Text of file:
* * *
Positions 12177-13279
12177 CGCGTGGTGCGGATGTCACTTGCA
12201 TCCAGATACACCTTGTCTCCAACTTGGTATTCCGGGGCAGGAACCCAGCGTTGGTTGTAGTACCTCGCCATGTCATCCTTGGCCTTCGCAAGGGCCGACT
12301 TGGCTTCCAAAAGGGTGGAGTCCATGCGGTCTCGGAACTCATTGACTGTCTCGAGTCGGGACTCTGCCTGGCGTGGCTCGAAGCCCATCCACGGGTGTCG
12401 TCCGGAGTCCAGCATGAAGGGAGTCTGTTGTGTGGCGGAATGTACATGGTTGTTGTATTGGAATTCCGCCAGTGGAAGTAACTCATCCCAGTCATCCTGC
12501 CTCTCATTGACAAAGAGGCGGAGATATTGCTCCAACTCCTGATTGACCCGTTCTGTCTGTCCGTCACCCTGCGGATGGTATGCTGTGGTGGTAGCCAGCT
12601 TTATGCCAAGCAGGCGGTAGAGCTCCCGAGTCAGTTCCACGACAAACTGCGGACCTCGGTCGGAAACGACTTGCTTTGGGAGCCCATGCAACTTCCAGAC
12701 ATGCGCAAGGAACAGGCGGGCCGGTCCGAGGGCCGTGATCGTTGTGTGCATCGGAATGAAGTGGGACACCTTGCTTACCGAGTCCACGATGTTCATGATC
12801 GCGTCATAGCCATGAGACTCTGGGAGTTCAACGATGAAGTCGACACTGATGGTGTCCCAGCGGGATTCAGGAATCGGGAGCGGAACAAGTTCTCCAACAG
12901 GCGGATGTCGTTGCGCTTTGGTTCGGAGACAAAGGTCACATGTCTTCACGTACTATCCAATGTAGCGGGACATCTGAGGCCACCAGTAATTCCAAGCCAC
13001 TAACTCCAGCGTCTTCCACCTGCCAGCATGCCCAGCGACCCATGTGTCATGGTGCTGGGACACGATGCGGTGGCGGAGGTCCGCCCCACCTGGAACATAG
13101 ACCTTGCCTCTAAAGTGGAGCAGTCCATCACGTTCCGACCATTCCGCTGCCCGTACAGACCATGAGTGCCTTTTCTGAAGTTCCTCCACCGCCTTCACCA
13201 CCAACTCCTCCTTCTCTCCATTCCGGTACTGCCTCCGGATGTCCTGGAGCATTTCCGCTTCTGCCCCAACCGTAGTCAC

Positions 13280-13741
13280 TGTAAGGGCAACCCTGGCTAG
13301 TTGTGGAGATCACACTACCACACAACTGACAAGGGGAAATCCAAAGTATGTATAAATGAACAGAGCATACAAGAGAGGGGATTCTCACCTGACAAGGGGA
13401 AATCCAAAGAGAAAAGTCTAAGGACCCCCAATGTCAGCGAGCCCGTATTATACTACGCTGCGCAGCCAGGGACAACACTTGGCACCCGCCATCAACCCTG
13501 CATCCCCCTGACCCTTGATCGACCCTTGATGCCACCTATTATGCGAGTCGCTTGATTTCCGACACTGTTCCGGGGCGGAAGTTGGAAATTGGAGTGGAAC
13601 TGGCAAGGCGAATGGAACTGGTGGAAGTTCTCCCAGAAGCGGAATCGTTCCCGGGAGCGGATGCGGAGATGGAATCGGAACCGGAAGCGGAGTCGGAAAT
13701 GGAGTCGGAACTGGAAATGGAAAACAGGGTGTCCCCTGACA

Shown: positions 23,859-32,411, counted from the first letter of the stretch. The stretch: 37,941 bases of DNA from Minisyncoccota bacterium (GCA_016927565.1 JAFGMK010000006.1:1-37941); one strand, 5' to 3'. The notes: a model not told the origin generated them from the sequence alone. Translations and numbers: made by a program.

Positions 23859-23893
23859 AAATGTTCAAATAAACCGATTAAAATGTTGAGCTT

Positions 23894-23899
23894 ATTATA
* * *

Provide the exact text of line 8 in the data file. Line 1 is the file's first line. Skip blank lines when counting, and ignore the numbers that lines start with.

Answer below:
12701 ATGCGCAAGGAACAGGCGGGCCGGTCCGAGGGCCGTGATCGTTGTGTGCATCGGAATGAAGTGGGACACCTTGCTTACCGAGTCCACGATGTTCATGATC